The Farewell Party
High drama and lowbrow, morbid humor get stitched together in this successful tragicomedy about terminal patients and assisted suicide. Works better than expected.
The horror comics of the early 1950s etched themselves upon my mind in a series of disconnected scenes: a hand pushing up from a grave, a grinning skull with rubies for eyes, a little boy who didn't like cats. I devoured this stuff, and after a while I began to realize that some of it was superior to the rest. The titles published by E. C. Publications were more dramatically drawn, scarier and unsurpassed in the department of divine retribution.
Six months or a year after I discovered "Tales from the Crypt" and the other E. C. comics, they were taken off the stands during a national anti-comics frenzy. Dr. Frederick Wertham's "Seduction of the Innocent" charged that kiddies were becoming sadists because of horror tales, and overnight we were flooded with talking magpies.
And so, alas, my career as a sadistic madman was nipped in the bud. It was not until 1969 that Richard Shickel's "The Disney Version" fearlessly exposed the sadomasochistic tendencies of Mickey Mouse and friends, and by then it was too late. The E. C. comics had become collector's items.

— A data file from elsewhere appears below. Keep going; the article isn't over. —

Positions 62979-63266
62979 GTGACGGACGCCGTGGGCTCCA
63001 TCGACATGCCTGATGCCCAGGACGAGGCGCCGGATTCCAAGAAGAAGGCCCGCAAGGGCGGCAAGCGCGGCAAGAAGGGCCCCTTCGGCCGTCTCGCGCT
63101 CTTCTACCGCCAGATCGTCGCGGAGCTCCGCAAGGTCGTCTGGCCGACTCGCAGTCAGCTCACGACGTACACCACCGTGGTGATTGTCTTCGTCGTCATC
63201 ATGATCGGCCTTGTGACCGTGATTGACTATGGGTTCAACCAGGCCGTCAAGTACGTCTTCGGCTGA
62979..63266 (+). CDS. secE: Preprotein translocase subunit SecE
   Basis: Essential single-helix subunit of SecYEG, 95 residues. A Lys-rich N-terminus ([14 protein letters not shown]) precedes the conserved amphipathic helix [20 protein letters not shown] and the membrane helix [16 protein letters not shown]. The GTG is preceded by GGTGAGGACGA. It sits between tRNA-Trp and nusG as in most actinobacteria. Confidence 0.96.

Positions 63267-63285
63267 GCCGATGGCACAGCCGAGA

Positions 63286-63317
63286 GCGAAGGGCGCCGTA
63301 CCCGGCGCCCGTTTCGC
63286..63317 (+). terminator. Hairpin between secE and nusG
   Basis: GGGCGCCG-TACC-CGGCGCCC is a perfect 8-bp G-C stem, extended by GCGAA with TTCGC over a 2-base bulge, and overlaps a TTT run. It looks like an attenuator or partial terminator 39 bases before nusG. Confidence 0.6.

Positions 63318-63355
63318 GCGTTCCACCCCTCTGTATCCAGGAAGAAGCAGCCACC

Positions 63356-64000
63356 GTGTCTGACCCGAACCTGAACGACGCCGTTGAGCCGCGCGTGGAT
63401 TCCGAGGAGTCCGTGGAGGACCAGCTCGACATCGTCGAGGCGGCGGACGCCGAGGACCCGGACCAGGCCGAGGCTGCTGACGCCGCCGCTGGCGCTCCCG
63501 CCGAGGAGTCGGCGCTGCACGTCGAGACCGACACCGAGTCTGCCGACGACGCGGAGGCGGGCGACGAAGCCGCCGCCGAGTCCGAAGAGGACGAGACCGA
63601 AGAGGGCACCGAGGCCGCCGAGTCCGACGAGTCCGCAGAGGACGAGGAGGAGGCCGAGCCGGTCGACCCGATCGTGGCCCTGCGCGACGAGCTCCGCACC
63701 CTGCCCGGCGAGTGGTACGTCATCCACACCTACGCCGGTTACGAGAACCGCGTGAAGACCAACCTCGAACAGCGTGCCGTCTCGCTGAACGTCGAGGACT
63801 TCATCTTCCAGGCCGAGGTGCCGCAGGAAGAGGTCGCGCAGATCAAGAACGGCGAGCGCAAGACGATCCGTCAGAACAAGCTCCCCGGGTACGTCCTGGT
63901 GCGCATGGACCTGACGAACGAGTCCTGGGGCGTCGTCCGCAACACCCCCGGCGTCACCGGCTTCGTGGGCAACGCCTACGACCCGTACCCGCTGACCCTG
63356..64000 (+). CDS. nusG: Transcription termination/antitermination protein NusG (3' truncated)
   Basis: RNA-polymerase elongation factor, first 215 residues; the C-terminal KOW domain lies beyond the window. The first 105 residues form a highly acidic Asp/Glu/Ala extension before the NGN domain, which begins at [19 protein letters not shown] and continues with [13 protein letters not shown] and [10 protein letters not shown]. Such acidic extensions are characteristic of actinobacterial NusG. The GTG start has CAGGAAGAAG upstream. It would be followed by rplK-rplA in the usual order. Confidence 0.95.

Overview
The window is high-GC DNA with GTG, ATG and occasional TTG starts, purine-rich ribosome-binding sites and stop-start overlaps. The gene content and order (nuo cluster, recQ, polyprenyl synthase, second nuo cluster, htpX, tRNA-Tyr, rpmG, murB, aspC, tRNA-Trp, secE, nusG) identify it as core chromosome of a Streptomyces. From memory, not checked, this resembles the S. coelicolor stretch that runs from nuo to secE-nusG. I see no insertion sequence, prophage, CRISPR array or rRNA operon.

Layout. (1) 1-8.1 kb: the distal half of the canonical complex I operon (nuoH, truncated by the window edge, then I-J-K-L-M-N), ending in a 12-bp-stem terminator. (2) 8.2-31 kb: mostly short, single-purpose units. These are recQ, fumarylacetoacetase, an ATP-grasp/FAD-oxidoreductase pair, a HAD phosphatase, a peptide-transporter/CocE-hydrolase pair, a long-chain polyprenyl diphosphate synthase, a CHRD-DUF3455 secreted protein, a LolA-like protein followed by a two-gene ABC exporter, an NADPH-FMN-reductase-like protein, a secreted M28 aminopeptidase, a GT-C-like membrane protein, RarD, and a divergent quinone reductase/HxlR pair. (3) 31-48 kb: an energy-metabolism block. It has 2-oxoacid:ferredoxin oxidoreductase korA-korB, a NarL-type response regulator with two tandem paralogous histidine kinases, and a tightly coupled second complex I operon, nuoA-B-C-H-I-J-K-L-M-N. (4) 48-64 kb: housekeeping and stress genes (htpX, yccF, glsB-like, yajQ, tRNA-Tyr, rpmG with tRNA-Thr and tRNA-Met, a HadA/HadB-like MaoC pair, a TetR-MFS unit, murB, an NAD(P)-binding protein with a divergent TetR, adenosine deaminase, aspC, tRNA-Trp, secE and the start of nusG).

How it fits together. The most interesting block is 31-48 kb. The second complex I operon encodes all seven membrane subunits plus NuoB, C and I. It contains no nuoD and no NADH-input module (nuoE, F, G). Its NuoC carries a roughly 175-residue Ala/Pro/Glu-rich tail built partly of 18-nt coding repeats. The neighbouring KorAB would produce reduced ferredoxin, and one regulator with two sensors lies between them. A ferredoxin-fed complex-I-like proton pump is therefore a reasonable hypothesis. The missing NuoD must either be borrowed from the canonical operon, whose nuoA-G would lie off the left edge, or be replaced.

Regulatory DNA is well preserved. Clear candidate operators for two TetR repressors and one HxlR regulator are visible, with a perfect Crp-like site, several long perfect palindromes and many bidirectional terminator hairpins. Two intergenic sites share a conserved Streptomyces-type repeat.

There the story might have rested, if it weren't for Milton Subotsky, British producer of horror movies and old-time E. C. fan. Subotsky bought the movie rights for all the E. C. horror titles from their publisher, William M. Gaines, and "Tales from the Crypt" is the first film made from the material.
It's put together something like the comic books, with the old Crypt Keeper acting as host and narrator.
In the movie version, he is played with suitable ham by Ralph Richardson. Five people are taking a conducted tour of a crypt (actually, London's Old Highgate Cemetery) when they suddenly find themselves in a creepy stone throne room. The Crypt Keeper enters, they ask what the hell is going on and the answer is - wouldn't you know - hell itself.
The five stories all work on the principle that an evildoer should be punished ironically by his own misdeed. I don't want to reveal the punishments, of course; but I will say that the inmates of a home for the blind (led by Patrick Magee, the writer in "A Clockwork Orange") plan a particularly painful revenge upon their cruel superintendent (Nigel Patrick).
In addition to such distinguished names as Richardson, Magee and Patrick, the movie also features good old horror-film superstars like Peter Cushing, Joan Collins and (unless I'm mistaken) Vincent Price in an unbilled walk-on. The direction is by Freddie Francis, who has something of a cult following among horror fans, and the visuals and decor have been planned in bright basic colors and gray, so they look something like comic panels. One further note: If Santa Claus knocks at your door tonight, don't answer.
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